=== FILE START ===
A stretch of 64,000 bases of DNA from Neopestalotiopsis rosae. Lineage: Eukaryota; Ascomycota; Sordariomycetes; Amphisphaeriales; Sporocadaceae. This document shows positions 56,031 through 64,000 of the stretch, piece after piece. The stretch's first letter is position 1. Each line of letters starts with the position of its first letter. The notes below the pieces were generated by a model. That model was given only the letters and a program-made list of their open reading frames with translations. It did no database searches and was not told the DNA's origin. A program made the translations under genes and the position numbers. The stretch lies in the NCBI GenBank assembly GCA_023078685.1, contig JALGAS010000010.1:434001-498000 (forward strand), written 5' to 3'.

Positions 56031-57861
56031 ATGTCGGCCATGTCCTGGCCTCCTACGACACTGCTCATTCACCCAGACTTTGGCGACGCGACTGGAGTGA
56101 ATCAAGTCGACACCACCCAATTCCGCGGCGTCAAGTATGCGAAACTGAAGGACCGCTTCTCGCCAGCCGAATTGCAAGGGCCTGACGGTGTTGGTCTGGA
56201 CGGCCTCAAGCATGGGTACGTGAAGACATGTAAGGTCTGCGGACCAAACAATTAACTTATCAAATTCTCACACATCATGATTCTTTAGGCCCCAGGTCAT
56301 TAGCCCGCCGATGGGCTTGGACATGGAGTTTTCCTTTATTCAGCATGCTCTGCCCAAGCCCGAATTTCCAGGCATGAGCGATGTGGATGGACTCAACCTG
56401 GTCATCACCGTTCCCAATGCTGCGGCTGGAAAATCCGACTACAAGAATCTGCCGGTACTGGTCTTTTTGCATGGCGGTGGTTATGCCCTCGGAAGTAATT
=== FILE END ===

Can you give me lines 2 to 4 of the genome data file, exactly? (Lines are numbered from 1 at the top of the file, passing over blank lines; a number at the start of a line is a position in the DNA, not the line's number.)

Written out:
Positions 56031-57861
56031 ATGTCGGCCATGTCCTGGCCTCCTACGACACTGCTCATTCACCCAGACTTTGGCGACGCGACTGGAGTGA
56101 ATCAAGTCGACACCACCCAATTCCGCGGCGTCAAGTATGCGAAACTGAAGGACCGCTTCTCGCCAGCCGAATTGCAAGGGCCTGACGGTGTTGGTCTGGA